Oct 30, 2023 - World

U.S. military bulk buying Japan's seafood to counter China import ban

Fishery workers sort out seafood caught in offshore trawl fishing in Soma City, Fukushima prefecture on Sept. 1. Photo: STR/JIJI Press/AFP via Getty Images

The U.S. military is bulk buying Japanese seafood to help offset China's import ban of the products after Japan began releasing treated radioactive water from the Fukushima nuclear power plant in August.

Why it matters: The new initiative aims to help soften the impact of China's ban, which is part of its "economic wars," said Rahm Emanuel, U.S. ambassador to Japan, in a Reuters interview published Monday.

  • "The best way we have proven in all the instances to kind of wear out China's economic coercion is come to the aid and assistance of the targeted country or industry," he said.
  • The initiative marks the start of a "long-term contract" between U.S. armed forces and Japan's local fisheries and co-ops, Emanuel said.

The other side: Beijing bristled at Emanuel's remarks, Reuters reported.

  • "The responsibility of diplomats is to promote friendship between countries rather than smearing other countries and stirring up trouble," Chinese foreign ministry spokesperson Wang Wenbin said, per Reuters.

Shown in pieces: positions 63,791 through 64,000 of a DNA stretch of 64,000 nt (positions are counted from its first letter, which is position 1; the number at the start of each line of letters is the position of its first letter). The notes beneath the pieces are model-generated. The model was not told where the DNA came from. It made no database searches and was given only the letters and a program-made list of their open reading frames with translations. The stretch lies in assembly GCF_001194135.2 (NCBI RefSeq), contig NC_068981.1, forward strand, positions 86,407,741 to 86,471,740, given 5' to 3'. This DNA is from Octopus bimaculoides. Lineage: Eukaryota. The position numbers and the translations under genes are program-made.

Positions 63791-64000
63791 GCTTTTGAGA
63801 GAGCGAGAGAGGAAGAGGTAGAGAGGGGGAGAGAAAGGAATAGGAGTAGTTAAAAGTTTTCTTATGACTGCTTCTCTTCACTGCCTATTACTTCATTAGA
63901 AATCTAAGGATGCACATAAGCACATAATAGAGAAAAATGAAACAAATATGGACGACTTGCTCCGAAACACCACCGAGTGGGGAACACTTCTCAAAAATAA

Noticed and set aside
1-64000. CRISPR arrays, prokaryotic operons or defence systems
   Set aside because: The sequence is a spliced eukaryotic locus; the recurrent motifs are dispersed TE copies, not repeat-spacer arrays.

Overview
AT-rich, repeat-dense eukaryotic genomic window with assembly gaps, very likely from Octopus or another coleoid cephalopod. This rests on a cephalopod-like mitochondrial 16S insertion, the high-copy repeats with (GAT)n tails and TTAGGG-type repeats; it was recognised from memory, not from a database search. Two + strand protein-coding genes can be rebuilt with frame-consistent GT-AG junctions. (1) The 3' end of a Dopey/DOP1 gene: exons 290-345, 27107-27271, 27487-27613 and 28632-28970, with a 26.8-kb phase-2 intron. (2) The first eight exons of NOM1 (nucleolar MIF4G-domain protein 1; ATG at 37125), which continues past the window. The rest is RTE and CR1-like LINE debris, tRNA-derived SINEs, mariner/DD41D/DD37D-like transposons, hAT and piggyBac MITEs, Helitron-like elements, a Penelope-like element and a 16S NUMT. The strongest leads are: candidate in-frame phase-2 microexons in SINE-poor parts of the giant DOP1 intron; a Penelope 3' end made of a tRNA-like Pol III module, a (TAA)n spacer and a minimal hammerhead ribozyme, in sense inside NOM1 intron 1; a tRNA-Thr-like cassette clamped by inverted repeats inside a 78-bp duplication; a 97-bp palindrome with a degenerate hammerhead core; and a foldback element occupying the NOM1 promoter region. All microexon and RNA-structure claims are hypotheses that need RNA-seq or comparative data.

Catch up quick: In August, Japan began releasing more than 1 million metric tons of treated radioactive water from the destroyed Fukushima nuclear plant into the ocean.

  • Japan announced plans to release the treated water into the Pacific Ocean in 2021, a decade after a massive earthquake and tsunami wrecked the plant and caused a nuclear disaster.
  • Releasing the treated water is considered a key step to decommissioning the the Fukushima plant, and the International Atomic Energy Agency has deemed the plan safe.

Details: The seafood bought by the U.S. military will be used to feed soldiers in military facilities and sold in shops and restaurants on military bases, Emanuel said.

  • The first purchase was about a metric ton of scallops, a fraction of the 100,000 tons of scallops China imported from Japan last year, per Reuters.
  • The purchases will gradually grow to include all kinds of seafood, Emanuel told Reuters.
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